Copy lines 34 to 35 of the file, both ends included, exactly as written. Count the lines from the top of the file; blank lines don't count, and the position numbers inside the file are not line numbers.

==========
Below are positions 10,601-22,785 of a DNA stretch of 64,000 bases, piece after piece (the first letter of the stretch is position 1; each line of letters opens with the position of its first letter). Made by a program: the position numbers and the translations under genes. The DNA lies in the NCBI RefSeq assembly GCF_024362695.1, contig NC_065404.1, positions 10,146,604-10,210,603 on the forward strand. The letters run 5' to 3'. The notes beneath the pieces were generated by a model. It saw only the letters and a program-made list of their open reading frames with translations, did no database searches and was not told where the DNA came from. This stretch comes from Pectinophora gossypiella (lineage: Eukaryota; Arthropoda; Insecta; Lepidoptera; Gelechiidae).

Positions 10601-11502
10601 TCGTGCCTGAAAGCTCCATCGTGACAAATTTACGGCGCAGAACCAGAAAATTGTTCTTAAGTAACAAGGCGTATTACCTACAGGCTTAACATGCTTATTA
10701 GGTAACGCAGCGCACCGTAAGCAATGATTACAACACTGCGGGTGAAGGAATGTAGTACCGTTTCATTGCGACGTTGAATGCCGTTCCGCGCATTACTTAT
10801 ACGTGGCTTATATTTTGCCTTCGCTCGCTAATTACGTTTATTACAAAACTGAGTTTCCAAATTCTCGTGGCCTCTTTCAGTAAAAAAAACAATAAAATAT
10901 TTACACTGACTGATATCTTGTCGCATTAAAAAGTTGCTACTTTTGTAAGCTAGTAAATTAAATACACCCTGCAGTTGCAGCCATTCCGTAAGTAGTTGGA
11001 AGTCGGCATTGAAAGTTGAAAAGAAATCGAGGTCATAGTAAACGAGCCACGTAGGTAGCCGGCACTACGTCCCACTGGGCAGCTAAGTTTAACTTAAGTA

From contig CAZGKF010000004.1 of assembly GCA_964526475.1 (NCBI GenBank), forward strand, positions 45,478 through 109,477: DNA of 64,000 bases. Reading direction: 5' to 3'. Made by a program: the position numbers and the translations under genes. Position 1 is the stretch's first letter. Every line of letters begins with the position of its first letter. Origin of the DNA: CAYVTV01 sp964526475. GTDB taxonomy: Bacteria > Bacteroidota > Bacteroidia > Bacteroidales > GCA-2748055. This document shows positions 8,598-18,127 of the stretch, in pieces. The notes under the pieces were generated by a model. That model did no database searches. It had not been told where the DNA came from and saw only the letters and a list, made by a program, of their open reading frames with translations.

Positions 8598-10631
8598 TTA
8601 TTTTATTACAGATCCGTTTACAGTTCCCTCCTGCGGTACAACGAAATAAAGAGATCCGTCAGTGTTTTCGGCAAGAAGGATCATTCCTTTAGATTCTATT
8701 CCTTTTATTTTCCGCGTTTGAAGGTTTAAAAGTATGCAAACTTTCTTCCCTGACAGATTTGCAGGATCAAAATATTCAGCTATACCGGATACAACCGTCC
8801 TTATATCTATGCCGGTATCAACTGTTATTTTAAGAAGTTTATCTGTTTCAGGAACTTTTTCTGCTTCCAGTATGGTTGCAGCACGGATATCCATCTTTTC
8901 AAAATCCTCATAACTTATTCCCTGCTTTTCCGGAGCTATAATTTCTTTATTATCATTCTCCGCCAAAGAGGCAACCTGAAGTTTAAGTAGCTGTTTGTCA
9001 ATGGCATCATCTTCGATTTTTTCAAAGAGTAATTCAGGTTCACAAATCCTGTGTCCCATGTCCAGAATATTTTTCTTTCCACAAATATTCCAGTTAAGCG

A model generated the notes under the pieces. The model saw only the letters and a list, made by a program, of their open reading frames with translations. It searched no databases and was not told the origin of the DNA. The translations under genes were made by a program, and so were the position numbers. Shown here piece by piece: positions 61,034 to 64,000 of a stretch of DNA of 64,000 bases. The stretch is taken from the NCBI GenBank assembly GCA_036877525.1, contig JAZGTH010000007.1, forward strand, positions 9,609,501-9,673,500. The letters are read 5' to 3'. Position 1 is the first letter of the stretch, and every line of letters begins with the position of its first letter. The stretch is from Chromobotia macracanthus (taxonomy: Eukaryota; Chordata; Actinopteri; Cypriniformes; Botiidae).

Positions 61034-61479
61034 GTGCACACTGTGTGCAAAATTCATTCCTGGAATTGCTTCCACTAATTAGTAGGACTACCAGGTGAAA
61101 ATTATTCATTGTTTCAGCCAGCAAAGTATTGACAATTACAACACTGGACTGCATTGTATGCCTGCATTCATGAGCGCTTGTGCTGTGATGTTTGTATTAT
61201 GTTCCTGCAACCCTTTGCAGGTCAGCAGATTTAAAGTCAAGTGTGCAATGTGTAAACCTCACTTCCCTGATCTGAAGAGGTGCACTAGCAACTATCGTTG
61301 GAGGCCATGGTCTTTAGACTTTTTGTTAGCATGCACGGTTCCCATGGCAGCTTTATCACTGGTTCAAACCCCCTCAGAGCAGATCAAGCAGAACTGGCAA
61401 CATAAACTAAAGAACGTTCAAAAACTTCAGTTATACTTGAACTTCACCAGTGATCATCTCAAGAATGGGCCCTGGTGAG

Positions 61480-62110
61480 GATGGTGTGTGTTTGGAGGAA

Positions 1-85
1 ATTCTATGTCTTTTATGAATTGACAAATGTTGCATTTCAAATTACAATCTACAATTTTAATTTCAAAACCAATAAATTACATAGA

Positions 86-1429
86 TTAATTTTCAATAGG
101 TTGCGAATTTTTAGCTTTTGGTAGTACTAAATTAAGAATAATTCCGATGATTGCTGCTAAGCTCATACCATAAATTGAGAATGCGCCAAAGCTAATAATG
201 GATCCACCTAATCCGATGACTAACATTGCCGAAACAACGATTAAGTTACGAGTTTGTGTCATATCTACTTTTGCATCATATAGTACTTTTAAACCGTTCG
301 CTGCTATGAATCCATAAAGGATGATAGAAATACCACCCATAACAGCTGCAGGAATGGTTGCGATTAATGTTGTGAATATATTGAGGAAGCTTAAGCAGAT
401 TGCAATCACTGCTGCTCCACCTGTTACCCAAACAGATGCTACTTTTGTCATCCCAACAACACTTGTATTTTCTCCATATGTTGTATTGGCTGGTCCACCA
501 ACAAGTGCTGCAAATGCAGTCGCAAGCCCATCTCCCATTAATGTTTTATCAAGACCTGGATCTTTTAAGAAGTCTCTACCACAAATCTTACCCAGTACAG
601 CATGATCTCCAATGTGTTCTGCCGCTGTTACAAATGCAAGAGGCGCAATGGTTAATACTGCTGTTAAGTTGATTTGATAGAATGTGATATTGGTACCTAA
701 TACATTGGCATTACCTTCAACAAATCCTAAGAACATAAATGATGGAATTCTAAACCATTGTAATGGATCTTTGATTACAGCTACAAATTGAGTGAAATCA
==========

601 CATGATCTCCAATGTGTTCTGCCGCTGTTACAAATGCAAGAGGCGCAATGGTTAATACTGCTGTTAAGTTGATTTGATAGAATGTGATATTGGTACCTAA
701 TACATTGGCATTACCTTCAACAAATCCTAAGAACATAAATGATGGAATTCTAAACCATTGTAATGGATCTTTGATTACAGCTACAAATTGAGTGAAATCA